Tracking A Nomad’s Whereabouts

One of the unique challenges I encounter as a nomad who also leads a team is accessibility, both to my team and my coworkers in general. While I can predict when my team will be working based on their locations, they cannot do the same for me.

Following a rather entertaining conversation in which I asked a coworker about the weather where he lives and he couldn’t respond in kind, I created Currently it’s just a series of scheduled posts, but I would eventually like to tie it either to TripIt or Foursquare. As it happens, I’m running Beau Leben’s excellent Keyring Social Importers, so I already have data from those services accessible within the multisite installation that runs all of my sites.

Are there other, non-homegrown, solutions to accomplish the same? I’ve found a few, but all try to do too much for my needs. One of these days, I suppose I’ll get around to leveraging the data I already have so I can automate this process.

If you travel frequently, have you encountered the same problem? How did you address it?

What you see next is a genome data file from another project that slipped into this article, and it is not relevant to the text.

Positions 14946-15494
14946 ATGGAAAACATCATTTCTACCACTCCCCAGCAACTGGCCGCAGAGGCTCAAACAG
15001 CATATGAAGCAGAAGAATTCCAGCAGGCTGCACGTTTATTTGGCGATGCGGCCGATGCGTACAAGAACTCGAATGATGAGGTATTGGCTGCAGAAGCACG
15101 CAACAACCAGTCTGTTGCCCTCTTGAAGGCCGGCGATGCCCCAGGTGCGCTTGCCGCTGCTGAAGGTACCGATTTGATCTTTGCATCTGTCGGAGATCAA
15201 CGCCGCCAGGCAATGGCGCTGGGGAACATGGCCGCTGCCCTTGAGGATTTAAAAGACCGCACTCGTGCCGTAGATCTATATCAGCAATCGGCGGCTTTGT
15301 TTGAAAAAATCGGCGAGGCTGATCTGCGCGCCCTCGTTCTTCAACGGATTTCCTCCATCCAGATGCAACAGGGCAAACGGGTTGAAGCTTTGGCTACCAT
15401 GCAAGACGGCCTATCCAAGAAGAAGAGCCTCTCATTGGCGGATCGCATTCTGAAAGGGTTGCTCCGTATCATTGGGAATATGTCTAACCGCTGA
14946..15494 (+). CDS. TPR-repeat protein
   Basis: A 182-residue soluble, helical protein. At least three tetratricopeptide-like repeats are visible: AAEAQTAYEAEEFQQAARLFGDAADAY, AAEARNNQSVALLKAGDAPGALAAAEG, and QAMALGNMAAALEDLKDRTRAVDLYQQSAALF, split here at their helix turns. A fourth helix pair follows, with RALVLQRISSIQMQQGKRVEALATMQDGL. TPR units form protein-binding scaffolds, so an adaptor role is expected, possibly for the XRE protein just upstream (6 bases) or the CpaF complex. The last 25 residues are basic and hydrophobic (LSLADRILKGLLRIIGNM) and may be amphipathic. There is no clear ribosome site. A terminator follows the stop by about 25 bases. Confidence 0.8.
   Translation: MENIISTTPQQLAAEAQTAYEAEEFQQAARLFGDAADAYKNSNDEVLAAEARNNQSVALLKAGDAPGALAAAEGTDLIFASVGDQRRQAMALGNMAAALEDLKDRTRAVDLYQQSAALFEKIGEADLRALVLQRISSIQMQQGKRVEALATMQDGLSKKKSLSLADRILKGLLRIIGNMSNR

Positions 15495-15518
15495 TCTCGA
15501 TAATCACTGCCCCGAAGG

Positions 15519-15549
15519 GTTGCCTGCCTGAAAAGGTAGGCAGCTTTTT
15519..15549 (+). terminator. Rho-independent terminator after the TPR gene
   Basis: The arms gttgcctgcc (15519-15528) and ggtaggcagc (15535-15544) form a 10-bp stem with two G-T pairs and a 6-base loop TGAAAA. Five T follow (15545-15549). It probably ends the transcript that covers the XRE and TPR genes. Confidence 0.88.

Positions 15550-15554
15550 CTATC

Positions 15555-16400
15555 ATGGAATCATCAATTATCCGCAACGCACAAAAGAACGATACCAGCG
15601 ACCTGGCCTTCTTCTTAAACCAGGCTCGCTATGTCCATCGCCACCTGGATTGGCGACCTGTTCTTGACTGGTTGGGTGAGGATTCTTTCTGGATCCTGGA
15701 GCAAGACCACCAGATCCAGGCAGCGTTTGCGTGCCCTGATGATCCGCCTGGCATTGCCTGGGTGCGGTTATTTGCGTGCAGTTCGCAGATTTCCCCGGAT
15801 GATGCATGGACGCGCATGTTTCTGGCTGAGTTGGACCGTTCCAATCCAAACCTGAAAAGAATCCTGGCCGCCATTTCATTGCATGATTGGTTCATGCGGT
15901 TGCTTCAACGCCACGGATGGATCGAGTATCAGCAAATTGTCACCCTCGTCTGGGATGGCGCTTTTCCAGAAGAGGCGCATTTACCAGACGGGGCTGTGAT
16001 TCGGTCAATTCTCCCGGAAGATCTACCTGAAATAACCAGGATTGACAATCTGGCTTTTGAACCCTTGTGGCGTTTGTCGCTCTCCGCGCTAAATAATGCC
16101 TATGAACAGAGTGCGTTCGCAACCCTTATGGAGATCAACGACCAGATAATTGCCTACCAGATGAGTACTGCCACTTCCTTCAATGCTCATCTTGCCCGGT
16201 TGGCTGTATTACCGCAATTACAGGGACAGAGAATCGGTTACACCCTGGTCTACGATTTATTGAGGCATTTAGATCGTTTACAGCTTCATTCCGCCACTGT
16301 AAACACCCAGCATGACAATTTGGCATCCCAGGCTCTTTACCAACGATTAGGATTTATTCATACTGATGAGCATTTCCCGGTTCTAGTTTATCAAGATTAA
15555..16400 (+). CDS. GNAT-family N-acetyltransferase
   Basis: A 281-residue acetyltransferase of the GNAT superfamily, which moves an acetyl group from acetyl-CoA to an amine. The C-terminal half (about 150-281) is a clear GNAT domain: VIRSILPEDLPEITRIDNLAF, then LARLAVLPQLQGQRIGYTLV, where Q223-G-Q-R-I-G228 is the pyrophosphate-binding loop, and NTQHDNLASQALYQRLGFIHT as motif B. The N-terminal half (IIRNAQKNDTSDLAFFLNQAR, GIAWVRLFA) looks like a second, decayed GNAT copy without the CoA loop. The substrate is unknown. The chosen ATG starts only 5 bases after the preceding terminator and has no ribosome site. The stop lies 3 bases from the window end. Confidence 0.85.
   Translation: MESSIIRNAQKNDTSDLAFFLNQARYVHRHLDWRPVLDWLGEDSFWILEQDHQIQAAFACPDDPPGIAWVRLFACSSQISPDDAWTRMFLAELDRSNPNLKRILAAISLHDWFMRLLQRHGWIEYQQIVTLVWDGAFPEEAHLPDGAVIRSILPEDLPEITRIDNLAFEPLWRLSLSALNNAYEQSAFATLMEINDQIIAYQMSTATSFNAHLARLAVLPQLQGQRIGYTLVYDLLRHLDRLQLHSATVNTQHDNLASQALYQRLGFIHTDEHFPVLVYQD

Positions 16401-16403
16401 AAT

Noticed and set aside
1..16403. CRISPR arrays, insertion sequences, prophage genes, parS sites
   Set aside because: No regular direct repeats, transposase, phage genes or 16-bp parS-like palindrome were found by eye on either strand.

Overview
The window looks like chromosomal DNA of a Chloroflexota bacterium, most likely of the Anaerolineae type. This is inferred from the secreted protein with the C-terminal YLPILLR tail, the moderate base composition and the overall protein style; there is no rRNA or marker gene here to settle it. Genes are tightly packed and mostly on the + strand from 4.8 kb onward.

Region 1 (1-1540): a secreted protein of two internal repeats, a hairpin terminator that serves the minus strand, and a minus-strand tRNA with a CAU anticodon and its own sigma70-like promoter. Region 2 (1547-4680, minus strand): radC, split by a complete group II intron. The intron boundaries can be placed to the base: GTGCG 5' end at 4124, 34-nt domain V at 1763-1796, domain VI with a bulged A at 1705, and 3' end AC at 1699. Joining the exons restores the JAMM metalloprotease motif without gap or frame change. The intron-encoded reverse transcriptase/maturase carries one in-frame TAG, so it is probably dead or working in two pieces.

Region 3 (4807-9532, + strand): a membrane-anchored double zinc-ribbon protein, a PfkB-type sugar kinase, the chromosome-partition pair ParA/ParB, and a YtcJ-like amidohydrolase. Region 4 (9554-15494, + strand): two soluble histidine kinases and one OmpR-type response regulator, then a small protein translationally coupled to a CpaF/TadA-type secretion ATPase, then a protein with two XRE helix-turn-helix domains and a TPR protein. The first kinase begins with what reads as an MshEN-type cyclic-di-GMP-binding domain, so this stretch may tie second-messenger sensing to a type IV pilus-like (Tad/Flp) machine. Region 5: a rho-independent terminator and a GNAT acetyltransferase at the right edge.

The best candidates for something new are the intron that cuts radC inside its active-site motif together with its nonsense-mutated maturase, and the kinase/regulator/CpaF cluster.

Foursquare’s Fail Whale

Foursquare, the location-based service where users check in and earn badges1, is becoming a victim of its own success. Recently surpassing one million checkins per week, the service has experienced very short, intermittent interruptions.

Twice in the last two weeks, I’ve encountered Foursquare’s version of Twitter’s now-infamous “Fail Whale.” In Foursquare’s case, the outage notice depicts a a mayor2 adorned with a cracked crown accompanied by the message, “Looks like we’ve got some problems on our end. We’re on it though – stay tuned!”

Granted, a short outage once a week is nothing to complain about, but it further confirms the service’s growing popularity.

Foursquare: Looks like we've got some problems on our end. We're on it though - stay tuned!

  1. Badges are awarded based on various accomplishments, such as checking in at 50 different venues or check in to one location with 50 or more people.
  2. Any Foursquare user who checks in to one location the most number of times in a two-month period is labeled the mayor of that location.